Rusal Sees Record U.S. Aluminum Shipments Ahead on Buying FrenzyBy
America head says clients frantically seeking metal for needs
Firm delivered some 25,000 tons to North America in March
United Co. Rusal booked a record month for both U.S. and North American shipments in March, and the region’s top executive doesn’t expect the pace to ease up due to soaring demand for the industrial metal.
The America division of world’s second-largest aluminum producer delivered more than 25,000 metric tons of aluminum in its best-ever month for North American shipments, according to Rusal America Chief Executive Officer Brian Hesse. He sees similar monthly numbers for the rest of the year, to reach an annual record for the region.
“We’re coming off of Covid and I don’t think people expected things to be nearly as robust,” Hesse said Thursday in a phone interview. “We planned for that and we went out and got additional customers, so those same people are now out in the marketplace trying to pick up material frantically.”
Rusal’s upbeat outlook comes as global aluminum prices are off to their best start in four years and as regional premiums approach a record, indicating consumers’ growing need for the lightweight metal. The U.S. economic recovery is driving demand for a range of goods that require aluminum, including canned beer, window frames and recreational vehicles.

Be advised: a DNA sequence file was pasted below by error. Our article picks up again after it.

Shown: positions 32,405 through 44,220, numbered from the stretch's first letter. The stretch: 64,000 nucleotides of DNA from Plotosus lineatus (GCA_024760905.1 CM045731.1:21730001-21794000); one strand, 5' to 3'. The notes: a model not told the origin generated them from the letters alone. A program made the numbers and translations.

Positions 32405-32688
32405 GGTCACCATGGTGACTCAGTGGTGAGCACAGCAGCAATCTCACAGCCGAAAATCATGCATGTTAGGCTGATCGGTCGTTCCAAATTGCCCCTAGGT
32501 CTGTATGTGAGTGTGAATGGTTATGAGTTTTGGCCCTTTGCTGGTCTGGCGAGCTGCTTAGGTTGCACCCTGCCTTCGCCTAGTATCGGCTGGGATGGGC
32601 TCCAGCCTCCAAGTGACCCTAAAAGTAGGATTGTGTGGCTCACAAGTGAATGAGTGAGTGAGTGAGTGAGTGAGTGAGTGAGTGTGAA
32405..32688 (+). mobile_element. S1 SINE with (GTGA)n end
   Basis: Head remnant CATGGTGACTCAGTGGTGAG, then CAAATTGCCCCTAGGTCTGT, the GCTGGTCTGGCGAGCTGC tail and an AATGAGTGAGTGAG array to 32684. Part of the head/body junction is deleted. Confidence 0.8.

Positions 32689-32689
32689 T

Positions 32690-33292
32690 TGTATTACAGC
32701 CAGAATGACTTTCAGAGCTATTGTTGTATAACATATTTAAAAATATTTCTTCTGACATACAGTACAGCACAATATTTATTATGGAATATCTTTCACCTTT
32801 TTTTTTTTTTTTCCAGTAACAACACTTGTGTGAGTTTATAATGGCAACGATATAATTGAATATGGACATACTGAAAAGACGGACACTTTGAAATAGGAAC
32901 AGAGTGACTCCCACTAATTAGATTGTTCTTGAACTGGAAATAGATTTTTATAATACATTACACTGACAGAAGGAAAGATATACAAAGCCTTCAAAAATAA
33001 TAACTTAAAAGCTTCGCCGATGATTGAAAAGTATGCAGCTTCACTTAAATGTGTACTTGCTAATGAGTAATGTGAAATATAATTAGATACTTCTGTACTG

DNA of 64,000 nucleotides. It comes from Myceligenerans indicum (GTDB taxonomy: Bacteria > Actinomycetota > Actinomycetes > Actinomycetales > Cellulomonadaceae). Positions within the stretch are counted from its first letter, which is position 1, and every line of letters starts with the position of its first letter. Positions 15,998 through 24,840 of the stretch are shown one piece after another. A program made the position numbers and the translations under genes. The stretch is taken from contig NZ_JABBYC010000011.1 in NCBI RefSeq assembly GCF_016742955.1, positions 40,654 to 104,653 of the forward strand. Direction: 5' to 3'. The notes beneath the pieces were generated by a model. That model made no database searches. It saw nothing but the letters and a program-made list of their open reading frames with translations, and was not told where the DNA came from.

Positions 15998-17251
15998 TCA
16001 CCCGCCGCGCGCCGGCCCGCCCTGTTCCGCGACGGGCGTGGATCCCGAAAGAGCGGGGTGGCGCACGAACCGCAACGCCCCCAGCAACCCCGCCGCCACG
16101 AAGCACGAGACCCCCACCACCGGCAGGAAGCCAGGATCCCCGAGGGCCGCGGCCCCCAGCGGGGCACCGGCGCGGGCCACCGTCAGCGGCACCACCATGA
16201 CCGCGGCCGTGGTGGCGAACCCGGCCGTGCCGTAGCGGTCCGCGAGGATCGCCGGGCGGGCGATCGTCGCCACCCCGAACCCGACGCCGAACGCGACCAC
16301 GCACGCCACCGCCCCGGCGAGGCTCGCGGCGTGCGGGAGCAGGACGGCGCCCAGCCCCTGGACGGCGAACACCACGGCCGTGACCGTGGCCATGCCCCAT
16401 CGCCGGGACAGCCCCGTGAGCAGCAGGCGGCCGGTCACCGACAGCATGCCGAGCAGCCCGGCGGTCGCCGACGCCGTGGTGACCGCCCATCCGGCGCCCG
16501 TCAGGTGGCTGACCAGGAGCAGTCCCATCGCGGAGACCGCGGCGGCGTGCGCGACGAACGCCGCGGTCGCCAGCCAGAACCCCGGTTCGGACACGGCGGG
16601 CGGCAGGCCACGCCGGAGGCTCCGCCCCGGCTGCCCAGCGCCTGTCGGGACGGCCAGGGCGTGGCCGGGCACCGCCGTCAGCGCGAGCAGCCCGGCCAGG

The surge in shipments comes with trade-offs. Shipping and freight costs are “through the roof,” Hesse said, especially for trucking, which has forced Rusal to lean more on rail and barge in the U.S. While ocean shipments are getting back to normal after the Suez Canal blockage, the executive said their vessels are averaging a week delay due to demand for all products -- regardless of whether it’s aluminum or other goods.
Rusal America’s customer base in March was 100% original equipment manufacturers, according to Hesse, marking a new shift. Before the U.S. government slapped sanctions on Rusal in 2018, most of the Moscow-based company’s business was to trading houses.
Hesse’s upbeat expectations are a turnabout from last year, when aluminum companies turned pessimistic during the height of the pandemic since they had difficulty knowing how long it would take to roll out a vaccine and for economies to rebound. Shortages now present other issues. Billet, a key form of the metal needed in the automotive and building industries, surged near a record earlier this year as consumers faced a lack of metal.
Alcoa Corp., one of the world’s largest producers, said last month that it’s seeing strong demand recovery across the world and inside China, the biggest consumer. The benchmark price on the London Metal Exchange is up 15% this year, the best start since 2017.
Some uncertainties still loom in the U.S. market. General Motors Co. said Thursday that it’s temporarily idling or extending shutdowns at several North America plants due to the ongoing semiconductor shortage. And the Biden administration still hasn’t decided what it will do with the national security tariffs on aluminum imports.
Despite these concerns, Hesse said they’ll be more than offset by overall demand as the economy picks up steam through the rest of the year.